San Francisco’s Foam Ban Goes Too Far

San Francisco has approved a new citywide law on its foam ban, making it the most extensive ban on foam in the U.S. The city banned polystyrene foam Jan 1, 2017, which includes anything from takeout containers to egg cartons.

San Francisco has now enacted a new policy that condemns companies that violate this law. They are starting to fine companies that use foam packing. The initial fine starts at $100 and increases up to $500 for the third and subsequent violation.

The Board of Supervisors president, London Breed, who introduced the legislation said, “There are ample cost effective alternatives to Styrofoam on the market.”

The California Restaurant Association and The California Grocers Association have expressed concerns and have asked for more time to find other alternatives from polystyrene foam.

What Breed might not realize is that these alternatives cost two to three times as much as polystyrene products. Therefore, these expenses can be quite difficult for family-run restaurants and small businesses. Not only are alternatives more expensive, but they also don’t perform as well. Foam packaging can keep things hot as well as cold, and is able to handle the excess liquids of food and other products.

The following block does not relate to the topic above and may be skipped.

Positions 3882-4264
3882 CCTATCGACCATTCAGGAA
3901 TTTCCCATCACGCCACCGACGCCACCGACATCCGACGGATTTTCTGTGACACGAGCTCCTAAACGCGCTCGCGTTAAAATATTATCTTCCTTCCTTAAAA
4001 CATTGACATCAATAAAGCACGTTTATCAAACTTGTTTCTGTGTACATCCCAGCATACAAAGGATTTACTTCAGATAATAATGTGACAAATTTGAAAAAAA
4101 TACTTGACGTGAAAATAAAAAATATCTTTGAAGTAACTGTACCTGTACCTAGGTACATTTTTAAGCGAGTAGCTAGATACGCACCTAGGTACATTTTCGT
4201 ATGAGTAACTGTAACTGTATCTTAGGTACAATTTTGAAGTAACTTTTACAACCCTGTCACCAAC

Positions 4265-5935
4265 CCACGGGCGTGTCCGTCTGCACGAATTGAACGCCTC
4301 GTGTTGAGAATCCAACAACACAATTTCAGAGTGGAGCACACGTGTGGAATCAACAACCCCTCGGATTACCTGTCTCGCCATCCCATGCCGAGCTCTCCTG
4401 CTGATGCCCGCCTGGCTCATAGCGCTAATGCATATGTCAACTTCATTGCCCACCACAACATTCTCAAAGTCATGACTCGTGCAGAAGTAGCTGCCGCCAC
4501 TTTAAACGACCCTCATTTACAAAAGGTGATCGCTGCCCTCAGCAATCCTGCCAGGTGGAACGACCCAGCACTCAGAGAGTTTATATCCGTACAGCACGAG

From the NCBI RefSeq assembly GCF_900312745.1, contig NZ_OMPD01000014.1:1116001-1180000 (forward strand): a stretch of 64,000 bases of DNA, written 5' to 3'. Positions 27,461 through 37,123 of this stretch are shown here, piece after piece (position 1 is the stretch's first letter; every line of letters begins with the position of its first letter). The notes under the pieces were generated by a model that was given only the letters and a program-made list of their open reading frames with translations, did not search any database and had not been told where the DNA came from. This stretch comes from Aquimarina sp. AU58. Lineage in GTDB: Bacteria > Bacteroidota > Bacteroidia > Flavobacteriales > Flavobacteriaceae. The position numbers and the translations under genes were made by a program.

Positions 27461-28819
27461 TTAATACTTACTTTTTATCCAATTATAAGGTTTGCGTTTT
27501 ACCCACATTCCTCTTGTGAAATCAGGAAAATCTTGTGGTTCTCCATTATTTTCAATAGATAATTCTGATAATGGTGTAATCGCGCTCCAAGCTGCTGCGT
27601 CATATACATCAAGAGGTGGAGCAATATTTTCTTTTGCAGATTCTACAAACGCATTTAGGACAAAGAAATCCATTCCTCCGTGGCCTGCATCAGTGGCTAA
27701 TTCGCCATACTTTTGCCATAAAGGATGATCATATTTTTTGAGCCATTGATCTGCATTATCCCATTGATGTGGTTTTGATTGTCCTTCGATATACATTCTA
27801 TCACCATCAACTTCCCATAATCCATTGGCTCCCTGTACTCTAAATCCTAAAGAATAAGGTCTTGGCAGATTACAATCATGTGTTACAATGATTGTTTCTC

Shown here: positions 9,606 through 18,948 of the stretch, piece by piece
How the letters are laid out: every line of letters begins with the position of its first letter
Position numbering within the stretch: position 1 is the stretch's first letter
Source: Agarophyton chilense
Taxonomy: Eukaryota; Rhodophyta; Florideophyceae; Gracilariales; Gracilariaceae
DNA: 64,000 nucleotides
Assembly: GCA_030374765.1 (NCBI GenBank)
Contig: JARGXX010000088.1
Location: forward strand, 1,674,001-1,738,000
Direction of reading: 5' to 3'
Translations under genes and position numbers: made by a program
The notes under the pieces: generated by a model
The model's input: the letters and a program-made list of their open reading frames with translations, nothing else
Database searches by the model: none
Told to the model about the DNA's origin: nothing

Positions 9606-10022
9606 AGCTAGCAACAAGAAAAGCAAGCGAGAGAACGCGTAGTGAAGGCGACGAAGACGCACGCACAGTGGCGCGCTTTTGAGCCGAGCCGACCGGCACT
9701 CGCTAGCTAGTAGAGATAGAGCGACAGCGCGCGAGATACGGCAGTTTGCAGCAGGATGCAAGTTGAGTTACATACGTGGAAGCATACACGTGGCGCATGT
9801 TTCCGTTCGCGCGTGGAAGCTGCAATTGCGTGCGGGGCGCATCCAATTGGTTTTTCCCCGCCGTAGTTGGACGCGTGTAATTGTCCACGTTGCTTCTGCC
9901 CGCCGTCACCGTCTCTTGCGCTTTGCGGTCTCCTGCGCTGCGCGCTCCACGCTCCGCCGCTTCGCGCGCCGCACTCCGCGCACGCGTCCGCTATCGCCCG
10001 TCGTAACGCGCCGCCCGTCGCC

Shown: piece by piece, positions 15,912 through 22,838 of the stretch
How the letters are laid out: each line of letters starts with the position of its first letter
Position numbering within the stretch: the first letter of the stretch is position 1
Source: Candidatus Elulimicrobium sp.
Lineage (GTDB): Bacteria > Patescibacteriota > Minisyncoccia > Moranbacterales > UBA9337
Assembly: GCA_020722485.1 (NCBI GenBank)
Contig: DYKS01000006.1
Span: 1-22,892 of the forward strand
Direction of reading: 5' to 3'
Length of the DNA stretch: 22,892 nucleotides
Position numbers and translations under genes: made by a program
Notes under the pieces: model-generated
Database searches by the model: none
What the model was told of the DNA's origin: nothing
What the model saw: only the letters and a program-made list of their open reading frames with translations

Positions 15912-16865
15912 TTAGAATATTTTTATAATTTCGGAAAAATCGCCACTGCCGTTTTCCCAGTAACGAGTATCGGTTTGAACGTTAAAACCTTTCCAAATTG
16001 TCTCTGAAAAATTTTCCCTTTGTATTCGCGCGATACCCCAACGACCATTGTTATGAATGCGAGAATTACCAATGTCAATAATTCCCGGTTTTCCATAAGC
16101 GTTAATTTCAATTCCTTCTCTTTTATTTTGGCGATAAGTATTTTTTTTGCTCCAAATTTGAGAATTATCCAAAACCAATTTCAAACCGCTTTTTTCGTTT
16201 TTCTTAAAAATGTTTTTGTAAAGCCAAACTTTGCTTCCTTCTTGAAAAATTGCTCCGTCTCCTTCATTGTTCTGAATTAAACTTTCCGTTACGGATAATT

“The CRA believes that further expansion of foam recycling efforts and infrastructure is a better approach than a single discriminatory ban on a given type of packaging,” the group said in a statement. “Some localities that have banned foam food containers are now setting their sights on the next packaging material to eliminate, creating constant unpredictability for the industry in terms of what packaging material may be available on the market.” San Diego now offers curbside recycling and this implementation has been very successful. Curbside recycling is a great alternative to a foam ban and gives residents another opportunity to engage in recycling.

San Diego now offers curbside recycling and this implementation has been very successful. Curbside recycling is a great alternative to a foam ban and gives residents another opportunity to engage in recycling.

“I’m appalled,” says Betsy Steiner, a spokeswoman for the EPS Alliance. “We’re opposed to the plan (polystyrene foam ban). There are serious errors in their statistical representation” says Steiner.

Foam Bans San Francisco